Zimbabwe made a refreshing breakthrough yesterday when Finance and Economic Development Minister Professor Mthuli Ncube received thumbs-up from cooperating partners in Bali, Indonesia, after presenting reforms being undertaken by Government, focusing on Vision 2030.
The world’s economic managers from key institutions such as the World Bank and the International Monetary Fund (IMF) listened to Zimbabwe’s story and endorsed the Transitional Stabilisation Programme (TSP), as it captures the key reforms Zimbabwe is implementing to turn around her waning economic fortunes.
The minister’s presentation zeroed in on political and economic reforms being implemented, especially fiscal consolidation, State enterprises reform, monetary sector reforms and a roadmap on arrears clearance.
Indeed, the world listened to Minister Ncube, meaning there are key world stakeholders yearning to see Zimbabwe rising again.
But the international community emphasised the need to judiciously implement the measures as outlined in the TSP, which is instrumental towards arrears clearance.
Furthermore, Zimbabwe’s request for more accommodative treatment under the Pari Passu principle, received positive consideration by the partners, quite encouraging.
What is, however, disheartening is when Government leaders spend sleepless nights mapping strategies to extricate the country from the current quagmire, there are forces in the private sector, opposition political parties and indeed some elements in Government who do not want to see Zimbabwe reaching the Promised Land.
We implore Zimbabweans to take a cue from leaders in Bali who are seeing a country rising from ashes because of the solid economic policies that the new Government is putting in place.
Inasmuch as some of the policies are likely to inflict pain on vulnerable Zimbabweans, there is surely a silver lining at the end of the rainbow that calls for all citizens to play ball.
Against all the odds, the country has surpassed all expectations as solid performance by key sectors kept the economy on an upward trajectory with statistics pointing to a sustained growth.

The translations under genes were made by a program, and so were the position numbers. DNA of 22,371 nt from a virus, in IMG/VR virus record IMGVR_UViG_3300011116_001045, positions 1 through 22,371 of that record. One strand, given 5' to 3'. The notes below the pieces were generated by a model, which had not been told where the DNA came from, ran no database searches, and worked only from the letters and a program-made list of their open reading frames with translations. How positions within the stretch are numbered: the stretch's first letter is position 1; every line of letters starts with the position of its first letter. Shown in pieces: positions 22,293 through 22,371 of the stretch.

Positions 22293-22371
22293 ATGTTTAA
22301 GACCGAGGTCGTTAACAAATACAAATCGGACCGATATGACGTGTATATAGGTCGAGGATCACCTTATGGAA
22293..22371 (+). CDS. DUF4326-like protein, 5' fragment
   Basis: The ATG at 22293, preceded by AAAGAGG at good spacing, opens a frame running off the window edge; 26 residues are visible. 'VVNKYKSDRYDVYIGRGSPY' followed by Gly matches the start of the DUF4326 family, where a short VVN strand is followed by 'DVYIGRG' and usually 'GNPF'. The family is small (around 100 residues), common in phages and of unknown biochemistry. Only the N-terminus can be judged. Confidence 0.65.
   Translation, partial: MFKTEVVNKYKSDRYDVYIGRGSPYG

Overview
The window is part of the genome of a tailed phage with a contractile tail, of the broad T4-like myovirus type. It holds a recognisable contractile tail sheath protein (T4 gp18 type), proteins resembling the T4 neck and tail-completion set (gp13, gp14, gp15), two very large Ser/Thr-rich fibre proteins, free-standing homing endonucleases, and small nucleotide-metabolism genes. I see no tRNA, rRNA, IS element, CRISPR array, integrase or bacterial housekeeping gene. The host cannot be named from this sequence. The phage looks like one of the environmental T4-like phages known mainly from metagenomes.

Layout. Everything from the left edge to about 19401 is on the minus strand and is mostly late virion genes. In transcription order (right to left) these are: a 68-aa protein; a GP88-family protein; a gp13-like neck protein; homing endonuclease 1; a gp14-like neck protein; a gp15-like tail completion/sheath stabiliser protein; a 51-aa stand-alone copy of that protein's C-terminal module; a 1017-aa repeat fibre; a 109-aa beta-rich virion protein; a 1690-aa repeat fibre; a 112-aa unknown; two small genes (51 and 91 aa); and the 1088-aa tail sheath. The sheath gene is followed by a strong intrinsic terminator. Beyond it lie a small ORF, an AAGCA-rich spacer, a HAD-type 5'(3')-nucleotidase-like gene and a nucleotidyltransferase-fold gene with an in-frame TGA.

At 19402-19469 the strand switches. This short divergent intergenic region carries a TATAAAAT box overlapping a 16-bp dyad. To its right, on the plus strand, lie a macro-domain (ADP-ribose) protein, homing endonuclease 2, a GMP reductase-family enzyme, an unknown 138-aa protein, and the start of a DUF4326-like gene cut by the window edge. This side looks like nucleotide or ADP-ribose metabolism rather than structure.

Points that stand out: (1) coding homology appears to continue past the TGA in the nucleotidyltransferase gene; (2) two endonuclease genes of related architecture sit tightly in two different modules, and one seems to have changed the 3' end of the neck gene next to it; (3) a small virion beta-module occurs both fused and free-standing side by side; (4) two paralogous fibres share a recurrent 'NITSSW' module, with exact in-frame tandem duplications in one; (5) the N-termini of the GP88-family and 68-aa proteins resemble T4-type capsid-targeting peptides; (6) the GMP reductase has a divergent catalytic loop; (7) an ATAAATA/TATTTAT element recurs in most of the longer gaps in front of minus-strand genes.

Official data shows the economy, despite going through strong headwinds, is moving ahead and indeed we pray the support the country is receiving in Bali will see more countries sympathising with us.
We know some of the challenges the economy is facing include foreign currency and cash shortages, unsustainable budget and current account deficits, inflationary pressures, slow re-engagement process, infrastructure deficiencies and poor social service delivery.
But it is pleasing that some of the austerity measures Minister Ncube is putting in place will arrest the challenges.
After Minister Ncube reviewed upwards Zimbabwe’s growth for this year to 6,6 percent from 4,5 percent, the International Monetary Fund on Tuesday also raised its forecast to 3,6 percent from 2,4 percent it initially projected in April.
In July this year, the World Bank, also revised its initial forecast it made in January to 2,7 percent from 1,8 percent, indicating that the country’s policies are yielding dividends, albeit slowly.
Tobacco outperformed initial projections by 5 percent, with output reaching 250 million kg, well in excess of the previous all-time high of 236 million in 1999.
There was also significant expansion in gold, chrome and coal, among other key minerals, which cumulatively warrant an upward revision of earlier economic projections. National cotton yield reached 140 000 tonnes, from 74 000 tonnes last year.
However, the significant foreign currency inflows would not match demand for the commodity as more new companies were opened, while existing ones increased their capacity, putting more pressure on foreign currency needs.
Some of the recent investments include Varun Beverages and Willowton, a cooking oil company in Mutare.
Since 2010, four more oil expressers came on board, also increasing pressure on raw materials and foreign currency.
We therefore implore Zimbabweans, the private sector and indeed all stakeholders to rally Government efforts to turn around the economy.